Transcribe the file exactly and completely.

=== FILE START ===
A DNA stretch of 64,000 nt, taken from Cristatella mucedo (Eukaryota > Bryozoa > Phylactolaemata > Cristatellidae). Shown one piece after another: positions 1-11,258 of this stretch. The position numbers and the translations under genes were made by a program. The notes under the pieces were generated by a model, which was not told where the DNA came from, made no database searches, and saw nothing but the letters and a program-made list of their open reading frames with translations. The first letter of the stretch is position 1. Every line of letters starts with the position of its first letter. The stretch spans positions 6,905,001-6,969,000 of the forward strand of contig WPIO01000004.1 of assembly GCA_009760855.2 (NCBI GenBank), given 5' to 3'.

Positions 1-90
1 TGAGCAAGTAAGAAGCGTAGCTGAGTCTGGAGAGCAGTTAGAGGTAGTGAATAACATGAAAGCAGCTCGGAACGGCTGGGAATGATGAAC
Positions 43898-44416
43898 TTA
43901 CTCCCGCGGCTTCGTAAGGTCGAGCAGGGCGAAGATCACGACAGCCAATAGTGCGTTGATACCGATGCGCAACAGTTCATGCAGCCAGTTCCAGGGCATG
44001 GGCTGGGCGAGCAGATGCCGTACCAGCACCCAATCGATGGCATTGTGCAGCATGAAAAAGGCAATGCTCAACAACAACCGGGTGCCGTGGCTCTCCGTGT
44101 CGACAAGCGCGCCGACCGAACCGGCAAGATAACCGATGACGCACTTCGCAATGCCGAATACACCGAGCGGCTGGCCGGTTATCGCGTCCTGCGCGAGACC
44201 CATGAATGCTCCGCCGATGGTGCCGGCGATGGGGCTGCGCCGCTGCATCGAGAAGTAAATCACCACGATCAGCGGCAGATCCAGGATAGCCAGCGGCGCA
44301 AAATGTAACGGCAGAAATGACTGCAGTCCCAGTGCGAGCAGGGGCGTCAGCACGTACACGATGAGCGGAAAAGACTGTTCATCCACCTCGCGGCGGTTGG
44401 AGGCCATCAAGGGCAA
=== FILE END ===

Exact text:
A DNA stretch of 64,000 nt, taken from Cristatella mucedo (Eukaryota > Bryozoa > Phylactolaemata > Cristatellidae). Shown one piece after another: positions 1-11,258 of this stretch. The position numbers and the translations under genes were made by a program. The notes under the pieces were generated by a model, which was not told where the DNA came from, made no database searches, and saw nothing but the letters and a program-made list of their open reading frames with translations. The first letter of the stretch is position 1. Every line of letters starts with the position of its first letter. The stretch spans positions 6,905,001-6,969,000 of the forward strand of contig WPIO01000004.1 of assembly GCA_009760855.2 (NCBI GenBank), given 5' to 3'.

Positions 1-90
1 TGAGCAAGTAAGAAGCGTAGCTGAGTCTGGAGAGCAGTTAGAGGTAGTGAATAACATGAAAGCAGCTCGGAACGGCTGGGAATGATGAAC
Positions 43898-44416
43898 TTA
43901 CTCCCGCGGCTTCGTAAGGTCGAGCAGGGCGAAGATCACGACAGCCAATAGTGCGTTGATACCGATGCGCAACAGTTCATGCAGCCAGTTCCAGGGCATG
44001 GGCTGGGCGAGCAGATGCCGTACCAGCACCCAATCGATGGCATTGTGCAGCATGAAAAAGGCAATGCTCAACAACAACCGGGTGCCGTGGCTCTCCGTGT
44101 CGACAAGCGCGCCGACCGAACCGGCAAGATAACCGATGACGCACTTCGCAATGCCGAATACACCGAGCGGCTGGCCGGTTATCGCGTCCTGCGCGAGACC
44201 CATGAATGCTCCGCCGATGGTGCCGGCGATGGGGCTGCGCCGCTGCATCGAGAAGTAAATCACCACGATCAGCGGCAGATCCAGGATAGCCAGCGGCGCA
44301 AAATGTAACGGCAGAAATGACTGCAGTCCCAGTGCGAGCAGGGGCGTCAGCACGTACACGATGAGCGGAAAAGACTGTTCATCCACCTCGCGGCGGTTGG
44401 AGGCCATCAAGGGCAA